Climate, ICTs, the FAO…

and the Fall of Rome

Dr Wulf Killmann

History provides us with excellent examples of how climate change dramatically affects agriculture and how this in turn affects the stability of society, even civilization itself. For my work with the FAO, I sit in an office in Rome. The sacking of Rome by our ancestors in the fifth century was actually a result of climate change: the weather in northern and central Europe during this period had become so inhospitable that the reduced crop yields forced the inhabitants to move southward, increasing pressures on the Roman Empire. The rest, as they say, is history. Society, agriculture and the climate are intricately interlinked.

Holistic approaches

No less interlinked are the various aspects of the ways in which climate change affects agriculture. This, naturally, necessitates an integrated approach to the problem. There are a number of issues, such as biodiversity, desertification and climate change that we at the FAO have to address individually, but also in an holistic way as they cut across our various departments, requiring us to make the best use of the resulting synergies to cope with these cross-sectoral challenges.

Beyond the internal dynamics of the FAO, the Interdepartmental Working Group on Climate Change collaborates with a number of multilateral organizations, including the climate change secretariat at the UN Framework Convention on Climate Change (UNFCC), the Intergovernmental Panel on Climate Change (IPCC) and individual member countries. The aim is to ensure that climate change issues are mainstreamed in all our daily work.

Climate change scenarios and the South

Several scenarios have been advanced of how climate change is likely to play out, according to what we know now. They diverge slightly in the magnitude of climate change that is anticipated and the dimensions of the temperature increase, but they all agree on one thing: the higher latitudes will be less affected. North America, northern Europe, northern Asia, but also Chile, Argentina, and Australia and New Zealand will have hardships, certainly, but the most severe problems will occur in the equatorial zone and sub-tropics.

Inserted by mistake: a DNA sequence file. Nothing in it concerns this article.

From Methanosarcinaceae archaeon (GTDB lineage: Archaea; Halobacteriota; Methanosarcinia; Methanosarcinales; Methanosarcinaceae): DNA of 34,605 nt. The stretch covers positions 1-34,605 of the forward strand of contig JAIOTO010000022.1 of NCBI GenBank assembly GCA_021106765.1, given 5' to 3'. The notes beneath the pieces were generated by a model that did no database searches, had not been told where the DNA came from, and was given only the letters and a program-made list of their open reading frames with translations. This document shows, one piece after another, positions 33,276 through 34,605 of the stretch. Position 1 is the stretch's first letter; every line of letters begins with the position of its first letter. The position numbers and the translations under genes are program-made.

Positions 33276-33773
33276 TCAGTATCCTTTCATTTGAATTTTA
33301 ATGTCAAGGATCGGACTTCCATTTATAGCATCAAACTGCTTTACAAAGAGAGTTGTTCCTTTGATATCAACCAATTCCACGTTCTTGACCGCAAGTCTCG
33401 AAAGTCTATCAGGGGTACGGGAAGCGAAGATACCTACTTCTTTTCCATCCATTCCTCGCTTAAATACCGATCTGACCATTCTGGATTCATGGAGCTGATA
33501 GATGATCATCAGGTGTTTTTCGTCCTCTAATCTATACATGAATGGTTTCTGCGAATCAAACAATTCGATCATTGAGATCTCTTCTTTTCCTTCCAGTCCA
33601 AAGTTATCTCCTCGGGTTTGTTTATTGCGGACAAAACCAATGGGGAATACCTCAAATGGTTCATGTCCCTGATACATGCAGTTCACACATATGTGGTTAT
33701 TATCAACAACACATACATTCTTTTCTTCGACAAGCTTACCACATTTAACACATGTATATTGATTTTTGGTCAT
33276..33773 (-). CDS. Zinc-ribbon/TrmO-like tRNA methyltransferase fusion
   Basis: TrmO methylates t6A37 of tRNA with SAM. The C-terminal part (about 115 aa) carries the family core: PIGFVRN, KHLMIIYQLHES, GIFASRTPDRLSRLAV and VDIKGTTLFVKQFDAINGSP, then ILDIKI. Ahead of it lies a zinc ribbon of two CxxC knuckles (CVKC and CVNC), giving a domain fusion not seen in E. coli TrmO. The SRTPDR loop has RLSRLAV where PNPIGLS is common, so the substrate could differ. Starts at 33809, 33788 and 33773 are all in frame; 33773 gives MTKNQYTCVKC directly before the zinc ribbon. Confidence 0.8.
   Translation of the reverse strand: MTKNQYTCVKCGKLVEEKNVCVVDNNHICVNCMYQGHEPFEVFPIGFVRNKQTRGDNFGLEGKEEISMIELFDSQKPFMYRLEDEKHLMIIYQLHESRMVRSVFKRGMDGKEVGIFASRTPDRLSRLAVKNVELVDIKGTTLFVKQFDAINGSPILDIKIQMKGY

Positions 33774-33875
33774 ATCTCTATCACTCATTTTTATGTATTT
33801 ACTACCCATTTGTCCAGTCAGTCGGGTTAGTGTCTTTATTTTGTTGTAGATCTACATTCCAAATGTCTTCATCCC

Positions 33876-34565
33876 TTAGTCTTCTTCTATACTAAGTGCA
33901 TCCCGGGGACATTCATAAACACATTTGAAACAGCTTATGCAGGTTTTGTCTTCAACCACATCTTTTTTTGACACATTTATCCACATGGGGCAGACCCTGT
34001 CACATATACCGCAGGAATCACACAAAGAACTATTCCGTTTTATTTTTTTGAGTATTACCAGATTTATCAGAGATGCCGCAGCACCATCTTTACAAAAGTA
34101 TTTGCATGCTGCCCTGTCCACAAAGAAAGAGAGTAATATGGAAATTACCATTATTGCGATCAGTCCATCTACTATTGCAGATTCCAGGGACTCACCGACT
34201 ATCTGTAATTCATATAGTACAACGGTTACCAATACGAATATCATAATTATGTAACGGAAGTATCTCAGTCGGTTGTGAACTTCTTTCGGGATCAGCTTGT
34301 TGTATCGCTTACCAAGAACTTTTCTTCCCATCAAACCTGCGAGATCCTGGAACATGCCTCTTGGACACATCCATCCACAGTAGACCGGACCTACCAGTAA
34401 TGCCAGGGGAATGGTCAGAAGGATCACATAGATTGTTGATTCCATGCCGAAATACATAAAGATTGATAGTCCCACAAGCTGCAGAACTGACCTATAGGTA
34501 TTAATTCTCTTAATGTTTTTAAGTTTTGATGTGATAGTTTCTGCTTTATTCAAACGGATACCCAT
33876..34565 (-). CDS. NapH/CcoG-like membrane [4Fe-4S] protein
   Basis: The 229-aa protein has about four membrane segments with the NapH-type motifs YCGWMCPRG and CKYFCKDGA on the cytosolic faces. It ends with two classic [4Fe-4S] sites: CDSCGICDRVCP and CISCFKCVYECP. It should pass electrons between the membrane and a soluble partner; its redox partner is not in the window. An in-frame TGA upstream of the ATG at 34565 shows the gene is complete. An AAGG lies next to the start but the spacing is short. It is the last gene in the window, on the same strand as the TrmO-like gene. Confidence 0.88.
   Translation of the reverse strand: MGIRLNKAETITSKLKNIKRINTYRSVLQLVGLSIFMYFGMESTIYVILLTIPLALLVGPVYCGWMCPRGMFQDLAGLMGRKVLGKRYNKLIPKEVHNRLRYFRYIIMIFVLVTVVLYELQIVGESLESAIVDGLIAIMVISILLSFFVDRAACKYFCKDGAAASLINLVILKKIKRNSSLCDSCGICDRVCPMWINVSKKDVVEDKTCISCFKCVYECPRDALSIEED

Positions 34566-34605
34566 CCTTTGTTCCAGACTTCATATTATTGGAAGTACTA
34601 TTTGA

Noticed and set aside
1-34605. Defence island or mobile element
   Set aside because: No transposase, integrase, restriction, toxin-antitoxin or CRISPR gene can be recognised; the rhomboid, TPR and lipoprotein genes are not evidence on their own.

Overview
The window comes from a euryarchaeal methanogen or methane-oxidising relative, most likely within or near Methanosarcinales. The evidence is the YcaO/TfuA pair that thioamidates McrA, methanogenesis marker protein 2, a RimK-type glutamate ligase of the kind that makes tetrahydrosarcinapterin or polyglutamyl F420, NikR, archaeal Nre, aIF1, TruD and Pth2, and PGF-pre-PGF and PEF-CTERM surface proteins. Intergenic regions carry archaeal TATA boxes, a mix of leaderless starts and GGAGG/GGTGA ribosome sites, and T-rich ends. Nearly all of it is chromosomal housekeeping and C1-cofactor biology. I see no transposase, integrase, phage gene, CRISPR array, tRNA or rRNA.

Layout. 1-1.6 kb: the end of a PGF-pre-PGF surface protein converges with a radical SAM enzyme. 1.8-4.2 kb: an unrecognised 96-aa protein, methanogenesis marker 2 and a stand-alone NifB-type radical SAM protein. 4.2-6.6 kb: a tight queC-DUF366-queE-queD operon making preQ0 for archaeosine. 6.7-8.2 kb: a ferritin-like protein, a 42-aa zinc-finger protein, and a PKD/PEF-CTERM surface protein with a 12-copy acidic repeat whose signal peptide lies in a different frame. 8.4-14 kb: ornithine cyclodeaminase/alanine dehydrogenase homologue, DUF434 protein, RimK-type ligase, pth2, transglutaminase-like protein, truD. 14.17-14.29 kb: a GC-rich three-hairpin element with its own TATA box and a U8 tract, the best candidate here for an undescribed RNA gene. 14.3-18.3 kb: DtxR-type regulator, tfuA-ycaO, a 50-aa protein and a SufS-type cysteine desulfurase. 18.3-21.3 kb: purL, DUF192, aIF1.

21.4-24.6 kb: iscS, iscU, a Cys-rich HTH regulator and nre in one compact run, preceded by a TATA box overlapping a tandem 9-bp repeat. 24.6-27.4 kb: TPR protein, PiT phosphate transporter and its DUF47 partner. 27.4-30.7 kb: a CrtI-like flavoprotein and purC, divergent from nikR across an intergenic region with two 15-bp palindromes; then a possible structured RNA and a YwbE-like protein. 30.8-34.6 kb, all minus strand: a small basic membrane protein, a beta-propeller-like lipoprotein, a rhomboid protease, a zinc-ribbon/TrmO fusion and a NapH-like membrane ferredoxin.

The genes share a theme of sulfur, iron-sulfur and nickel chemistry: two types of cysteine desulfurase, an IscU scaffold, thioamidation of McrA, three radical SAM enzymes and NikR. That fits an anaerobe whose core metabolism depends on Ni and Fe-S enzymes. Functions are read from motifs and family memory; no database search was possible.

Most developing countries, sadly, fall in this very zone. South Asia and sub- Saharan Africa will suffer considerably under climate change. For many other reasons beyond global warming, food security in these countries is already precarious enough. Today, 800m people around the world go hungry everyday. Most of them live in this central geographical belt and these numbers will only increase with the pressures from future climate changes.

Last November in Nairobi, the twelfth Conference of the Parties to the Climate Change Convention (COP 12) of the UNFCCC produced a five-year work plan - the Nairobi Work Programme on Impacts, Vulnerability and Adaptation to Climate Change. Until this point, we had focused on mitigating the effects of climate change. However, we must realize that climate change is already here: We can try to reduce its effects, but, frankly, we have no other choice but to help particularly vulnerable countries to adapt to this new situation - through different cropping patterns, crop varieties and so on.

Information gaps and digital divides

The United Nations Framework Convention on Climate Change (UNFCCC) is the first binding legal treaty on climate change. The Convention’s objective is “to achieve stabilization of greenhouse gas concentrations in the atmosphere at a low enough level to prevent dangerous anthropogenic interference with the climate system.” In other words, to reduce greenhouse gas emissions so as to prevent global warming. Updates to the treaty, known as ‘protocols’, set mandatory emissions limits. The most important of these is the much publicized Kyoto Protocol.

For this to occur, a number of things need to be done. While action is needed at the political level, capacity building and the dissemination of information are also vitally important. Farmers, fishing and rural communities, have to be kept informed and supported in identifying methods of adaptation. The current information gap is perhaps our biggest problem. We can plan all kinds of things, but if these concepts, methods and examples are not formulated with the people most affected by climate change, then all our efforts are in vain.
To move forward, we naturally need expanded investment in information and communication technologies, otherwise, how else will such ideas be communicated?

The digital divide is unfortunately very acute in developing countries. Individuals and organizations with knowledge and experience with ICTs need to become more inventive and creative in applying their know-how to deal with this formidable threat, and to share their ICT awareness with others.
This, needless to say, is an enormous task.

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Dr Wulf Killmann is chair of the UN Food and Agricultural Organization’s (FAO) Interdepartmental Working Group on Climate Change.

15 February 2007

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